This should be a great time to be a socialist. The inherent instability of capitalism lies exposed more than at any time since the Great Depression. Levels of economic inequality in Britain are unmatched in any industrial nation other than the US. Unemployment figures creep inexorably upwards, threatening to dwarf those from the dark days of the 1980s. Comment pages in the respectable, middle class press worriedly ask whether we are witnessing the end of capitalism or merely its radical transformation.
Yet the response from Britain’s working class has so far been muted at best. French and Italian workers stage general strikes and Greece is rocked by massive protests, but the best Britain’s workers can muster is a small – if impressive – campaign of unofficial action against the use of non-unionised foreign labour to undercut local workers. Leftwing groups organise demonstrations declaring that Britain’s working class won’t pay the price for a crisis caused by the bosses, but by and large these attract only the usual crowd of seasoned protestors. Predictions by the police of a “summer of rage” in 2009 seem more like a transparent plea for more power and resources than a credible assessment of the likelihood of civil disorder.
As a consequence of all this, the Government is under no pressure to propose progressive solutions to the recession. On New Labour’s agenda for this year: further restrictions on the right to claim benefits, the part-privatisation of Royal Mail and an even greater role for the private sector in education and health. Billions of pounds are transferred to the banks from the taxpayer, without any increase in democratic control over the economy.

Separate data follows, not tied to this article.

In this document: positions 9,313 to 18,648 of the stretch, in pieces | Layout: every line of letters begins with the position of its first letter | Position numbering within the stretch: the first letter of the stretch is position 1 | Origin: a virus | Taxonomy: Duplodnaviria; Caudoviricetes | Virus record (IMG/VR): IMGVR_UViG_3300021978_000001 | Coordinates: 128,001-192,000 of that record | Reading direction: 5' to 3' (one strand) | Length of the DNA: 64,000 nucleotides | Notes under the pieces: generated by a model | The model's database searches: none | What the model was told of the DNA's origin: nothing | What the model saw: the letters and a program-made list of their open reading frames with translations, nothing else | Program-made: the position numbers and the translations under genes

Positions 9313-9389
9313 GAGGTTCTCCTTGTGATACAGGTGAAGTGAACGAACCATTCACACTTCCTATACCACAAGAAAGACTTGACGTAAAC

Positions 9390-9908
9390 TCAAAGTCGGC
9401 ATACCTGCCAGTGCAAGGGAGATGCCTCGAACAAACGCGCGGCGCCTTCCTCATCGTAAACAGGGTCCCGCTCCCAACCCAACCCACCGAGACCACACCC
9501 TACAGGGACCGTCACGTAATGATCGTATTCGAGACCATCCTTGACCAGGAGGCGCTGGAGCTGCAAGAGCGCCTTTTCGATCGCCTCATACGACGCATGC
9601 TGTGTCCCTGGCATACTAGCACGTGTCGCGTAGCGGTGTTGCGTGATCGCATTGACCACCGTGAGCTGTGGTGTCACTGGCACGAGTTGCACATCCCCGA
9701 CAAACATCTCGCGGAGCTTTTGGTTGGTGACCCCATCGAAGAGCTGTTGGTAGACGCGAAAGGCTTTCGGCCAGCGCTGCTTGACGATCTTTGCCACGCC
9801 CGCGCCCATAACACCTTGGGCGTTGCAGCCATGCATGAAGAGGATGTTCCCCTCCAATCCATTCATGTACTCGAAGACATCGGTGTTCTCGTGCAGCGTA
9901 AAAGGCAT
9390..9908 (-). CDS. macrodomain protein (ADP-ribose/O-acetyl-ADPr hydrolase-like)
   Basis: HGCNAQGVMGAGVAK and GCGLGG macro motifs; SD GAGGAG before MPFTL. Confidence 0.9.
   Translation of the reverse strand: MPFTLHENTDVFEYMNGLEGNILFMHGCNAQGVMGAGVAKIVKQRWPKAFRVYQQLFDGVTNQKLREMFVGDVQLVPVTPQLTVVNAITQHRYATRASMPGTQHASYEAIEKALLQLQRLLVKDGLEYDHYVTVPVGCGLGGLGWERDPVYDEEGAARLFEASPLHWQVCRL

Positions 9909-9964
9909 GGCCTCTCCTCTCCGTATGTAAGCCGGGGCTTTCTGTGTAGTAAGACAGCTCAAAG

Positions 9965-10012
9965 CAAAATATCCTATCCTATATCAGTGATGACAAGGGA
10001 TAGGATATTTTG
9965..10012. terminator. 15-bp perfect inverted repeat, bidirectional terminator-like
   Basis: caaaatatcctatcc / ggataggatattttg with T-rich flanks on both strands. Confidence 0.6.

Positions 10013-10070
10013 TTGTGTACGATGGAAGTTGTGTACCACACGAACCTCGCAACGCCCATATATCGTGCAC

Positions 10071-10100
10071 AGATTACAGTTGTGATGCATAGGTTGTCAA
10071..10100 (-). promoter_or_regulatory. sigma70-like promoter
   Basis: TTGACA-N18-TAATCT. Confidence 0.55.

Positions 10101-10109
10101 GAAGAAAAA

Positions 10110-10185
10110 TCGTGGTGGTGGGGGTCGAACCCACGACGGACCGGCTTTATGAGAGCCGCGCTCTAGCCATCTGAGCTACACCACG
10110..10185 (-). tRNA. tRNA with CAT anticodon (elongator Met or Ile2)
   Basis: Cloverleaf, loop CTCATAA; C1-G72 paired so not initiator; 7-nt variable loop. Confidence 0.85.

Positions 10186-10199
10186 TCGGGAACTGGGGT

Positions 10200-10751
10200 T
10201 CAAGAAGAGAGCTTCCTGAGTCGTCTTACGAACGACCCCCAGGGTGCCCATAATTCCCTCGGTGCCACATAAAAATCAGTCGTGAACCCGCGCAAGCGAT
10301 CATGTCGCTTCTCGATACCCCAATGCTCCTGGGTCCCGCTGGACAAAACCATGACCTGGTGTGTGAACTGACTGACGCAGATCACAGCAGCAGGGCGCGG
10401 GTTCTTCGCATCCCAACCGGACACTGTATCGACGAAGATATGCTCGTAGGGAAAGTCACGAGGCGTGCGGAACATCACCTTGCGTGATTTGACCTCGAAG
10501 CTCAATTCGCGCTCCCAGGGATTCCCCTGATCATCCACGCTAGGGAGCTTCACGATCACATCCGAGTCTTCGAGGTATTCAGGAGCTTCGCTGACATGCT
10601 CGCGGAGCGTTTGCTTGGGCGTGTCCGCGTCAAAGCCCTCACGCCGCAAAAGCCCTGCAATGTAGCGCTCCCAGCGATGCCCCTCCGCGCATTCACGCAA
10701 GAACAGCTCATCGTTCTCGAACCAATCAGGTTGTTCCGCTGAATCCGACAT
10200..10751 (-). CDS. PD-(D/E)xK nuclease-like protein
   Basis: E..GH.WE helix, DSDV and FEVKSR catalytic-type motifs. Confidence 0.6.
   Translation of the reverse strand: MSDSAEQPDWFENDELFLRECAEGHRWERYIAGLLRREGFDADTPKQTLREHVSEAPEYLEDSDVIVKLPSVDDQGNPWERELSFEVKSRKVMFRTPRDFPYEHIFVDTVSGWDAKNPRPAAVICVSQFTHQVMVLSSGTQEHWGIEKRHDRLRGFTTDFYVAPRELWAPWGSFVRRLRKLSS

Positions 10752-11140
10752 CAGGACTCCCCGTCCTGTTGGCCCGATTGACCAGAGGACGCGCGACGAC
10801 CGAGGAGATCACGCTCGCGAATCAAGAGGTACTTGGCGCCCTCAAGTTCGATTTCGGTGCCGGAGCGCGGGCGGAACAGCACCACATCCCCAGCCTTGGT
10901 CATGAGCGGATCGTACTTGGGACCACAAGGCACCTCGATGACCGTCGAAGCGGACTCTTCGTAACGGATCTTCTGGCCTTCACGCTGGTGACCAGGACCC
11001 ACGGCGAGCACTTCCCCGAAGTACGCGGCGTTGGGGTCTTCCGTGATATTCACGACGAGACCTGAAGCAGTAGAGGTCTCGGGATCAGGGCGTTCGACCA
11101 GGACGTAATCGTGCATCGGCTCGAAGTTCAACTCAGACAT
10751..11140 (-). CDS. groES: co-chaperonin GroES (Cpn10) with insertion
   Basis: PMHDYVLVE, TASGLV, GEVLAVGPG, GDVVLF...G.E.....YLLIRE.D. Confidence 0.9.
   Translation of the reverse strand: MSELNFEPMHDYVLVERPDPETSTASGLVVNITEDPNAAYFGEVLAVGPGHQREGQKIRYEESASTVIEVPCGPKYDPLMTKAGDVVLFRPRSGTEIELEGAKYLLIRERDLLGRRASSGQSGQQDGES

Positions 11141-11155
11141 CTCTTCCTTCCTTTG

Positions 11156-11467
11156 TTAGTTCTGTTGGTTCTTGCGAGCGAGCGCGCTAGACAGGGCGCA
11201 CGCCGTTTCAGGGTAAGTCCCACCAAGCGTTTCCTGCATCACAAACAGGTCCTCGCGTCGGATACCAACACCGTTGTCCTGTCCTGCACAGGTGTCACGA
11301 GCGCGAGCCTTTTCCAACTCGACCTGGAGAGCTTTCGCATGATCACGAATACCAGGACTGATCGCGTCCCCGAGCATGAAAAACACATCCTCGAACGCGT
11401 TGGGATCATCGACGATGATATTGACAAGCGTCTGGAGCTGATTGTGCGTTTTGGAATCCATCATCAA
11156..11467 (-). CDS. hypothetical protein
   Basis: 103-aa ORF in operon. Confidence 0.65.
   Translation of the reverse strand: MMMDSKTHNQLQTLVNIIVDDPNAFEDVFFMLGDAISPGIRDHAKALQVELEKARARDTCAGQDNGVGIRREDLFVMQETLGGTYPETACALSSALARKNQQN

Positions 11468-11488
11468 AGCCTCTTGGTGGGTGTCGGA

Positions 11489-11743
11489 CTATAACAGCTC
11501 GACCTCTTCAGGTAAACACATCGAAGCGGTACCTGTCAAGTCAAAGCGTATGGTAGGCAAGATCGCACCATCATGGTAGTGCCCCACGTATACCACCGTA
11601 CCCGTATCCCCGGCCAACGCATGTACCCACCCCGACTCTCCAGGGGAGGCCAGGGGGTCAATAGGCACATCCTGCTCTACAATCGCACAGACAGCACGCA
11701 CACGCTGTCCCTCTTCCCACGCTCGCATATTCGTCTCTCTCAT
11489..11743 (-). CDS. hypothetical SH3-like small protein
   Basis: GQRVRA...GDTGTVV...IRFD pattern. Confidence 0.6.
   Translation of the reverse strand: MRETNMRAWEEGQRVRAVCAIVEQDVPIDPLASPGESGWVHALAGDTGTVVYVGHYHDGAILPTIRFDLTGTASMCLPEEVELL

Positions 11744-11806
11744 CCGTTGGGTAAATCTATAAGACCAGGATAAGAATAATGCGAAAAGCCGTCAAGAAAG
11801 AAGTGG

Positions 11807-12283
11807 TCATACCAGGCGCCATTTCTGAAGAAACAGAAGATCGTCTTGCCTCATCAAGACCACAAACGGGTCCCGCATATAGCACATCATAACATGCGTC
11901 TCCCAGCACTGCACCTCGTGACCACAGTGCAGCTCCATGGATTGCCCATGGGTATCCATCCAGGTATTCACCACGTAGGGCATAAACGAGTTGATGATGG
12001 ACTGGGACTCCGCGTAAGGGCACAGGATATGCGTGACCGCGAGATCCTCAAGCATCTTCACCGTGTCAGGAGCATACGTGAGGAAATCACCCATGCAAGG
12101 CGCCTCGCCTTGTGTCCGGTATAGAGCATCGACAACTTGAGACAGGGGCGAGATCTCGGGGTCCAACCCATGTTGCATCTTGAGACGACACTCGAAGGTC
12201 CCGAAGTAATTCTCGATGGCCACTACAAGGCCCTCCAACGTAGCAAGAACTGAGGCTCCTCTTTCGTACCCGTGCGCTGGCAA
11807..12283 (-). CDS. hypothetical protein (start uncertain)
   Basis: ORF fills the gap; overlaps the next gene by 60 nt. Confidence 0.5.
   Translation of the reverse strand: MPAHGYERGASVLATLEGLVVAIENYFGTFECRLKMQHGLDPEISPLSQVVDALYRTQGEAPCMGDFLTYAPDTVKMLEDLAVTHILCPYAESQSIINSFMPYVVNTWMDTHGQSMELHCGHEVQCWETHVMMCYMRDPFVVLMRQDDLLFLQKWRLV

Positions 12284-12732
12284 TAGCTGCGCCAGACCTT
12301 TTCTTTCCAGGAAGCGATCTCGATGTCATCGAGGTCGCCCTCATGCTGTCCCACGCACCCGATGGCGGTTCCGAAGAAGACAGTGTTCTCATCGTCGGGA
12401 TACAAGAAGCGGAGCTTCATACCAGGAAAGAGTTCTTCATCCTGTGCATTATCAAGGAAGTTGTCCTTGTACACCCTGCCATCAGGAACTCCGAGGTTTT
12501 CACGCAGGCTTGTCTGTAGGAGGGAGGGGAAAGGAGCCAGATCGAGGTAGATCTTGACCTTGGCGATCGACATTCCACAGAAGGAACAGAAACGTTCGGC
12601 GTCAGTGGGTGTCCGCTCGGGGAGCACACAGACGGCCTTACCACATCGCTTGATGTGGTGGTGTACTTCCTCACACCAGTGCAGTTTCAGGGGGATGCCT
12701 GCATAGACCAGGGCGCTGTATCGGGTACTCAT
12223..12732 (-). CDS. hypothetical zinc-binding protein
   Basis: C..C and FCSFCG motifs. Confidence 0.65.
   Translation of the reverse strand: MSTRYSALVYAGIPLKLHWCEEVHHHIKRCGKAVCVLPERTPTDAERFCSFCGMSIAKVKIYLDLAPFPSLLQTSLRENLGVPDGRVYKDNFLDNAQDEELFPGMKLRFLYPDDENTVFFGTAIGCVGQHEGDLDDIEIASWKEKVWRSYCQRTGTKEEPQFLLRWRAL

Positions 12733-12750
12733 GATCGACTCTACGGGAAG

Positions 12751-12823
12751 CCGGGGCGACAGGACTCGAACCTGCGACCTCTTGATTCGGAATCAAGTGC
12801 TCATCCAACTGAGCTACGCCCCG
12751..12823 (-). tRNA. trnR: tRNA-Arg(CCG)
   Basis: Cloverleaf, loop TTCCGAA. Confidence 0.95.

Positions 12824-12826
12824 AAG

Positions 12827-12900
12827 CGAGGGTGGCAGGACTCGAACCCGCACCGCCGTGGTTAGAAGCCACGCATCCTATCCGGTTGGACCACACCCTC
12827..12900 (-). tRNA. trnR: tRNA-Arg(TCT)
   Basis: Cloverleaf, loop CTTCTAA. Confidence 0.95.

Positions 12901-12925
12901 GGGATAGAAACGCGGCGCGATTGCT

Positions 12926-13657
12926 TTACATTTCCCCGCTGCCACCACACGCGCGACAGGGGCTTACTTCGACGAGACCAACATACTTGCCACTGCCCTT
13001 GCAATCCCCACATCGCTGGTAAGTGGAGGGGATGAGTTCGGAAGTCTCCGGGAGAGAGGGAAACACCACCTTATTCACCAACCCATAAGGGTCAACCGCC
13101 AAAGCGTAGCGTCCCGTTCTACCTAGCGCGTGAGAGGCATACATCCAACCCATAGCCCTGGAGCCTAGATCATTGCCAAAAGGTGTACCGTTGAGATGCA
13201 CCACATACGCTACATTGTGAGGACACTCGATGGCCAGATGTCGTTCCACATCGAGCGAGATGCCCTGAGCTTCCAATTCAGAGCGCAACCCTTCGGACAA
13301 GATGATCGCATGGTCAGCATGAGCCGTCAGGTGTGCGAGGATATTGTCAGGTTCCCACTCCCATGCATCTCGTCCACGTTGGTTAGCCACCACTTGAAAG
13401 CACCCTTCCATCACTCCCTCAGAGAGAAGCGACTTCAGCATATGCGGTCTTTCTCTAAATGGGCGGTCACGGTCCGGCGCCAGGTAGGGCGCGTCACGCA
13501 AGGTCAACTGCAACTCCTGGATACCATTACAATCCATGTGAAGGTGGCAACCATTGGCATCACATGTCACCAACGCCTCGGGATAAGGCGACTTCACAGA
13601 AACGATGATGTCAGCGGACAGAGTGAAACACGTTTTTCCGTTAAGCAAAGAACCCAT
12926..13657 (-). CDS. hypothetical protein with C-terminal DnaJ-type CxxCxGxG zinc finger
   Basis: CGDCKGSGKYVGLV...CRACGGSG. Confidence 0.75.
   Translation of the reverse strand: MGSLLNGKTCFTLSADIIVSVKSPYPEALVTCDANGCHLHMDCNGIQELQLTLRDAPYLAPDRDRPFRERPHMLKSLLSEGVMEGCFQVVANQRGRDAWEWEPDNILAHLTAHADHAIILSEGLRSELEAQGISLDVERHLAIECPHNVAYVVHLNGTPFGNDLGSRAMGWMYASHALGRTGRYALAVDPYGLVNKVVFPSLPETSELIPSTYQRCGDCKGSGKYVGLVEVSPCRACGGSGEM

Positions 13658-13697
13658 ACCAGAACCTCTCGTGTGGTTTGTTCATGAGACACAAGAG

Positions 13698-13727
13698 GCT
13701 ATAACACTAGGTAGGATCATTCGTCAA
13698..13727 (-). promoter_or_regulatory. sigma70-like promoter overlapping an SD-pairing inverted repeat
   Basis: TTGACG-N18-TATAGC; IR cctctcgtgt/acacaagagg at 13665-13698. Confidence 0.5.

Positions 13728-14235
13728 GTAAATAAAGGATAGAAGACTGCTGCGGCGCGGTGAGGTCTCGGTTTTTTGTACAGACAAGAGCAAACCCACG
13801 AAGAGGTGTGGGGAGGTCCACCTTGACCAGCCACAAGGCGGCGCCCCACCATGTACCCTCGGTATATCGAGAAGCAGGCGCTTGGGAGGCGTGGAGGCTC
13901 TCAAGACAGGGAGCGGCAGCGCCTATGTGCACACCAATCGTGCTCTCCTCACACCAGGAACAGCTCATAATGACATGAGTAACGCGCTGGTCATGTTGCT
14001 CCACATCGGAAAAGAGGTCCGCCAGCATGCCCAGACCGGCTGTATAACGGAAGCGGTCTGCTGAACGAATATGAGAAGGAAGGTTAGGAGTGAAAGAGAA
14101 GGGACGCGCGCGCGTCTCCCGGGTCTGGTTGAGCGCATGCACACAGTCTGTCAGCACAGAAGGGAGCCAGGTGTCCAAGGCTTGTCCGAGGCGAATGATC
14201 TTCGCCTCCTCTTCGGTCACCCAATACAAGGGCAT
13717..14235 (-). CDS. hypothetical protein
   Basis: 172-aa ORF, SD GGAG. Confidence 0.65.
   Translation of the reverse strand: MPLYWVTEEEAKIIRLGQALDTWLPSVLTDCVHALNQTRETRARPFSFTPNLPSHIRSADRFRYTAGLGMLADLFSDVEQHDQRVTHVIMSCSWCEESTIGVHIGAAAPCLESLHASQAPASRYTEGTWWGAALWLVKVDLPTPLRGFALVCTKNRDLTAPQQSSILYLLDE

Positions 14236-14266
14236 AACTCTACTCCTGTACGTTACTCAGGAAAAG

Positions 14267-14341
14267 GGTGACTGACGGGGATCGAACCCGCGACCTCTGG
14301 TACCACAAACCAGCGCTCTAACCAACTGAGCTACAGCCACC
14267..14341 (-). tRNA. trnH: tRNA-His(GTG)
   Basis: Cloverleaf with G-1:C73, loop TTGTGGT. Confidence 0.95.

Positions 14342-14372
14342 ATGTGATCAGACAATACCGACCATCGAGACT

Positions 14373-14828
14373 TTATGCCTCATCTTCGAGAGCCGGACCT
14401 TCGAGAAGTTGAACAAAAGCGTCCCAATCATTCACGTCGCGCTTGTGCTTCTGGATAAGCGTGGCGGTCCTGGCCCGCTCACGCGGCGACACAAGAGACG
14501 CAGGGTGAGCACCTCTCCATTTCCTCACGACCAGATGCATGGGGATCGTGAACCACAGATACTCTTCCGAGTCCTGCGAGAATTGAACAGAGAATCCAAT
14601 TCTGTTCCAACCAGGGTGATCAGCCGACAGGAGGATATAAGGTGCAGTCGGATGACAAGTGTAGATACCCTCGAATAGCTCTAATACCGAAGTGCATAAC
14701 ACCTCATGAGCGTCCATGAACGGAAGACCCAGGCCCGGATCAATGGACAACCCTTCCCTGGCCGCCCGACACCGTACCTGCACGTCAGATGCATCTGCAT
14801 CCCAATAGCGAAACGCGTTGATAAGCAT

Why no backlash from the British victims of the recession? Part of the answer lies in a process begun in Britain thirty years ago by Margaret Thatcher. The smashing of union power, privatisation of council housing and deliberate promotion of the financial sector over manufacturing gradually broke down bonds of community and solidarity within working class communities and workplaces. Crime – which doubled under Thatcher as a predictable consequence of her social reforms – replaced empathy with fear in many working class areas of Britain. Thatcher’s famous refrain “There is no such thing as society” seemed like wishful thinking when she said it in 1987. Increasingly, it appears as though her wish has come true. Through its thirty-year onslaught against the values of collectivism and cooperation, neoliberalism has undermined the ability and the willingness of the working class to mount collective resistance.